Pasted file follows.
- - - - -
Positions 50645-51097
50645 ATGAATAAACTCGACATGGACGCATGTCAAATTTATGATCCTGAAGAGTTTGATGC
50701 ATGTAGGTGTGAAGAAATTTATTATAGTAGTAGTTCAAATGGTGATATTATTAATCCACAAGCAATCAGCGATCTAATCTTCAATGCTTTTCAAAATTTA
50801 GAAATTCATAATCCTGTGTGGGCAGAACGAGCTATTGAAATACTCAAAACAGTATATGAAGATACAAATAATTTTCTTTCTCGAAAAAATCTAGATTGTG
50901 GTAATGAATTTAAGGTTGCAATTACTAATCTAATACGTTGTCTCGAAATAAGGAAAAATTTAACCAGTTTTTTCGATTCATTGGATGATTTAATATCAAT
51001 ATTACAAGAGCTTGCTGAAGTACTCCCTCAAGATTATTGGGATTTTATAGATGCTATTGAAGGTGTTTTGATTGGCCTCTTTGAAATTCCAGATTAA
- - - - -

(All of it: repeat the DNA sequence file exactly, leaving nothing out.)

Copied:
Positions 50645-51097
50645 ATGAATAAACTCGACATGGACGCATGTCAAATTTATGATCCTGAAGAGTTTGATGC
50701 ATGTAGGTGTGAAGAAATTTATTATAGTAGTAGTTCAAATGGTGATATTATTAATCCACAAGCAATCAGCGATCTAATCTTCAATGCTTTTCAAAATTTA
50801 GAAATTCATAATCCTGTGTGGGCAGAACGAGCTATTGAAATACTCAAAACAGTATATGAAGATACAAATAATTTTCTTTCTCGAAAAAATCTAGATTGTG
50901 GTAATGAATTTAAGGTTGCAATTACTAATCTAATACGTTGTCTCGAAATAAGGAAAAATTTAACCAGTTTTTTCGATTCATTGGATGATTTAATATCAAT
51001 ATTACAAGAGCTTGCTGAAGTACTCCCTCAAGATTATTGGGATTTTATAGATGCTATTGAAGGTGTTTTGATTGGCCTCTTTGAAATTCCAGATTAA